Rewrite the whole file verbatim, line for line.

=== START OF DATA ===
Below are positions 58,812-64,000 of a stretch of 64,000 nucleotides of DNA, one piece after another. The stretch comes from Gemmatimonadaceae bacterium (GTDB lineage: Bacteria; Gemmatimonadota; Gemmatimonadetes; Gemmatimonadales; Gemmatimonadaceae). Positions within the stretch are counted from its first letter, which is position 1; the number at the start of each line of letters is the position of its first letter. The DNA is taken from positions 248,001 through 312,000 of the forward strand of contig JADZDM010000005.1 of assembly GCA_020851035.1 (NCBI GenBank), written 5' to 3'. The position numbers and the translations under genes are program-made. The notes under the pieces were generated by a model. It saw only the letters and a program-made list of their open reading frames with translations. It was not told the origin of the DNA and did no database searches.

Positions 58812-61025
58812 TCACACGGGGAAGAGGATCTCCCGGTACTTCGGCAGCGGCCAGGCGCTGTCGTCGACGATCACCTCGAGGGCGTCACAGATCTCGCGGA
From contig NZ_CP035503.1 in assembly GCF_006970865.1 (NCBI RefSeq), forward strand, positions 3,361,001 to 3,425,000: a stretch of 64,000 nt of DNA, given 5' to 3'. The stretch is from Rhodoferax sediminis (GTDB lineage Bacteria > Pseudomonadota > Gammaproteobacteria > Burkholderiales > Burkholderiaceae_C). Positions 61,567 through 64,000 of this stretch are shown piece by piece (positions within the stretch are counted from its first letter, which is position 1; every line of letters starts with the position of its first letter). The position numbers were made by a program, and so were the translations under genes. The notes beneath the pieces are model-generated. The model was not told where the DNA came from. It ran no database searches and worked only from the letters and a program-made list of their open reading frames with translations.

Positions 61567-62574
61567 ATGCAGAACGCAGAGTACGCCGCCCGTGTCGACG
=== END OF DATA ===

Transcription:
Below are positions 58,812-64,000 of a stretch of 64,000 nucleotides of DNA, one piece after another. The stretch comes from Gemmatimonadaceae bacterium (GTDB lineage: Bacteria; Gemmatimonadota; Gemmatimonadetes; Gemmatimonadales; Gemmatimonadaceae). Positions within the stretch are counted from its first letter, which is position 1; the number at the start of each line of letters is the position of its first letter. The DNA is taken from positions 248,001 through 312,000 of the forward strand of contig JADZDM010000005.1 of assembly GCA_020851035.1 (NCBI GenBank), written 5' to 3'. The position numbers and the translations under genes are program-made. The notes under the pieces were generated by a model. It saw only the letters and a program-made list of their open reading frames with translations. It was not told the origin of the DNA and did no database searches.

Positions 58812-61025
58812 TCACACGGGGAAGAGGATCTCCCGGTACTTCGGCAGCGGCCAGGCGCTGTCGTCGACGATCACCTCGAGGGCGTCACAGATCTCGCGGA
From contig NZ_CP035503.1 in assembly GCF_006970865.1 (NCBI RefSeq), forward strand, positions 3,361,001 to 3,425,000: a stretch of 64,000 nt of DNA, given 5' to 3'. The stretch is from Rhodoferax sediminis (GTDB lineage Bacteria > Pseudomonadota > Gammaproteobacteria > Burkholderiales > Burkholderiaceae_C). Positions 61,567 through 64,000 of this stretch are shown piece by piece (positions within the stretch are counted from its first letter, which is position 1; every line of letters starts with the position of its first letter). The position numbers were made by a program, and so were the translations under genes. The notes beneath the pieces are model-generated. The model was not told where the DNA came from. It ran no database searches and worked only from the letters and a program-made list of their open reading frames with translations.

Positions 61567-62574
61567 ATGCAGAACGCAGAGTACGCCGCCCGTGTCGACG